Antec HCP-750 80 Plus Goldby Martin Kaffei on October 26, 2011 4:35 AM EST
Internal Design and Components
The manufacturer for the HCP-750 is Delta Electronics, just like the HCP-1200, but there are clear differences between the two designs. First, Antec uses a resonant converter like Enermax and Seasonic; on the input side, however, a full bridge circuit is used. Furthermore, the model has two major PCBs, where the smaller board is only used for portions of the EMI filtering. Another significant change is that the power supply is cooled vertically by a large fan. It is striking that no rectifiers are installed in the secondary side—at least no THT components and heatsinks. You'll get the detailed description when we take a look on the secondary circuit in a moment. Where needed, a protective foil against short circuits is used. The output wires are grouped together with serveral cable ties.
Behind the AC input are a total of eight Y-capacitors from China, two common mode chokes, two X-capacitors, a linear choke, a MOV, a thermistor, and a relay. Thus the HCP is well equipped in order to suppress interference from the power grid. Both the phase and the neutral conductor have a large wire cross-section. From this point of view it is noticeable that there is not too much space for ventilation. The small additional PCB on top is the reason for this limitation, but the air is pushed down anyway and flows primarily along the board to the outside. Even though some of the upper ventilation holes are blocked, cooling shouldn't be a problem.
The two rectifier bridges with a common heatsink can rectify an alternating current with an RMS value of 25A—at least with the specified ambient temperature and a corresponding size of the heatsink as in the data sheet. In the power factor preregulator we can find three Rubycon capacitors (MXG, 22mm diameter), two Infineon MOSFETs with a low turn-on resistance, and a PFC choke with its own plastic case The FAN6982-IC regulates the current and is designed for continuous current mode (CCM).
The full bridge circuit consists of two half-bridges (two transistors each), which switch alternately. As usual for this variant, the two half-bridges work with the same duty cycle and are phase-shifted. In this case the phase is not the phase conductor, but the phase angle. Thus there is a phase modulation with two time-shifted oscillations through both half-bridges. Especially for a high power output this circuit topology is ideal.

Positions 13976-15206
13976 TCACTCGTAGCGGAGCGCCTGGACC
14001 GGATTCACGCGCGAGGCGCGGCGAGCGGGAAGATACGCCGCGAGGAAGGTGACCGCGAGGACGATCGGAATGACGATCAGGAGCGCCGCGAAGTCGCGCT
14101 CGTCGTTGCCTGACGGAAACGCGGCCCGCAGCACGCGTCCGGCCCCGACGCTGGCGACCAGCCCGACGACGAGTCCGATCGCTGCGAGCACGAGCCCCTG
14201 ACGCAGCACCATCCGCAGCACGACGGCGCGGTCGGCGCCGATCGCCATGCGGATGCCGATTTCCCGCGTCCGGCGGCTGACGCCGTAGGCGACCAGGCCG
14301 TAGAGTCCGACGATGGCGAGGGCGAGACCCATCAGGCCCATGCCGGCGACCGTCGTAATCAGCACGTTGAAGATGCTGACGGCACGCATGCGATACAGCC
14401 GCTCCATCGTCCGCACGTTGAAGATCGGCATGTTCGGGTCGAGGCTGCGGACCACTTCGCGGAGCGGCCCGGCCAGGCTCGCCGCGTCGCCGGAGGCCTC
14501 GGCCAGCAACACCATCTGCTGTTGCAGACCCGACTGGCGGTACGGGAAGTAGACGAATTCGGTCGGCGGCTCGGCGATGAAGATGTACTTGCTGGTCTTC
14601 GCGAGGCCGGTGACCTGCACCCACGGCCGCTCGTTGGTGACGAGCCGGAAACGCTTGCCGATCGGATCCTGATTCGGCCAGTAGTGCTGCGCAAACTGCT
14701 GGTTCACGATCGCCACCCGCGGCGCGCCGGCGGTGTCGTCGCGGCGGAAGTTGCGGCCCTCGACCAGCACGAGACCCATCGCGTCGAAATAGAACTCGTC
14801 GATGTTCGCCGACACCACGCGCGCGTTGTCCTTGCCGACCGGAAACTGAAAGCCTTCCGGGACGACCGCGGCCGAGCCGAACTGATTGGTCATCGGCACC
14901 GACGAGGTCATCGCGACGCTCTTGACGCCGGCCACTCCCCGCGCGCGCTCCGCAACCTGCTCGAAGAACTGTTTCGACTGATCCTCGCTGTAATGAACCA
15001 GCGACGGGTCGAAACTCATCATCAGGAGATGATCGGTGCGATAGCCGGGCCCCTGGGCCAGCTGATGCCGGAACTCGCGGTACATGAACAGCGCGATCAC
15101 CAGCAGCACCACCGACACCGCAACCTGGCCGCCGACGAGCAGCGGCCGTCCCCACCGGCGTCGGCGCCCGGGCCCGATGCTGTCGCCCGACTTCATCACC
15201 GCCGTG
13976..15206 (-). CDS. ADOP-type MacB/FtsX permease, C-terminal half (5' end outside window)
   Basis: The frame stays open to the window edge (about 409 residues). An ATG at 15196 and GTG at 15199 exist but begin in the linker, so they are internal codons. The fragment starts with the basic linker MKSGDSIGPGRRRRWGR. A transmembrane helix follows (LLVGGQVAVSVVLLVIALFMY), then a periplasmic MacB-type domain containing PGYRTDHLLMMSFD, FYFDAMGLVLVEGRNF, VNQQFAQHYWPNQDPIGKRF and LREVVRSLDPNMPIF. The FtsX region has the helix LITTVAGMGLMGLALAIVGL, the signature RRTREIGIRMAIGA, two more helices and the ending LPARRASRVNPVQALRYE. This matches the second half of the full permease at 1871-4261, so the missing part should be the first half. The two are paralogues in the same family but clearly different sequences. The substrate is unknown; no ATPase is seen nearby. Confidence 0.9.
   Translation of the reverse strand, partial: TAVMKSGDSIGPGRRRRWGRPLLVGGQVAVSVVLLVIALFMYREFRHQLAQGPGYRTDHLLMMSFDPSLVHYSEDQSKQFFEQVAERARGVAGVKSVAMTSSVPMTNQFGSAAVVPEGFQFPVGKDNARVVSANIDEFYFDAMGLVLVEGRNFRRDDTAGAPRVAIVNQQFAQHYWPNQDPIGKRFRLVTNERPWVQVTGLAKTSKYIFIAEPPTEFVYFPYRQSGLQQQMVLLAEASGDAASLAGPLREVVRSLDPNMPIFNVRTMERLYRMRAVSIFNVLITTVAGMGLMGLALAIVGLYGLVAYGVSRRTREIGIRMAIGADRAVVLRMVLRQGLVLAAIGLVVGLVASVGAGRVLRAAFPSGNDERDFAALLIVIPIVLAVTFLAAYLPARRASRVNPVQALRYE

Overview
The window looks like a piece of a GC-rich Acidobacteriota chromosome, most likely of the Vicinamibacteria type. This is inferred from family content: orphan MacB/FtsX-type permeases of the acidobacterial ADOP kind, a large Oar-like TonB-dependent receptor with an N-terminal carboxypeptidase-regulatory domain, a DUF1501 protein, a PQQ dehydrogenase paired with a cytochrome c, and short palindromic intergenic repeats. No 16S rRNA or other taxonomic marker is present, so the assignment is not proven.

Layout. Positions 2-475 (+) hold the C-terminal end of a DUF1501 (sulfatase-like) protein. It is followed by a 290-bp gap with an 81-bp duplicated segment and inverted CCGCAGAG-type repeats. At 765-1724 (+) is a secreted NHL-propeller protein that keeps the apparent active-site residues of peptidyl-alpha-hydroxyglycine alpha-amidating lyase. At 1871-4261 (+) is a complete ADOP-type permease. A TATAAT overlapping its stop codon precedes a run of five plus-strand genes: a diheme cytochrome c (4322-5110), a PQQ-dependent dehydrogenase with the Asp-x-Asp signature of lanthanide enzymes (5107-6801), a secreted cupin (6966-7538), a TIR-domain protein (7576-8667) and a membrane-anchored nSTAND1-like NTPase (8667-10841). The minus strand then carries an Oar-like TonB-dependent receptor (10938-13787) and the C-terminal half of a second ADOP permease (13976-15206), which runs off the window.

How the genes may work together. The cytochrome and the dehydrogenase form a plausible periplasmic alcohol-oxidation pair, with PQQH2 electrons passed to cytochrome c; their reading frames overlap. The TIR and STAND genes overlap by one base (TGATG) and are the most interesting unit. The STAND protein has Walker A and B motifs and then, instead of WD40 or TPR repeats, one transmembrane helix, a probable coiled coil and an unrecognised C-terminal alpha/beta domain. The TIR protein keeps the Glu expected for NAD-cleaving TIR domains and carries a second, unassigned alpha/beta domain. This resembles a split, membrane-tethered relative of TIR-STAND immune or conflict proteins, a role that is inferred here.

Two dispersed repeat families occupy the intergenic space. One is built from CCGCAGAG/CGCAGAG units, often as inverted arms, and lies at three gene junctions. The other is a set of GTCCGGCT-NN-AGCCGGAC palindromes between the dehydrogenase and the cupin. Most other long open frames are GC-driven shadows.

On the output side the full oscillation is rectified, without the need for using a buffer (chokes). Since the resonant circuit makes zero-voltage switching possible, the switching losses are low and the switching frequency can be increased dramatically compared to hard switching topologies.
The four-quadrant operation is crucial for the transformer size, in which not only the first quadrant can be used, but also all negative values (or positive and negative in Q2 and Q4). This is why the transformer and the remaining passive components in this type of converter can be significantly smaller.
Nobody should be concerned by the small main transformer. Here we have a true 750W power supply, and the design principle of this converter is suitable for 1 KW and more. Important for this design is the separate resonant circuit, so no parasitic effects are used to allow ZVS. This could, for example, be the capacitances between two conductors, transformer windings, or between the gate and bulk terminal of the MOSFETs, plus the natural magnetic fields of all conductors and leakage inductivity.
Output side, the two buck converters for +5V and +3.3V are on an additional board. All direct currents run through a circuit made up of rod core inductors and Japanese capacitors. The PCB on the bottom of the 4-pin fan is connected and controlled by the duty cycle. All +12V outputs are protected by OCP, and the cables are fitted with heat-shrink tubing. On the far left we see a small linear regulator for -12V. The MOSFETs for +12V rectification can be found on the back of the main PCB. They are connected via a thermal pad to the housing and can be run almost uncooled at the specified performance. The losses in the semiconductors should be very low.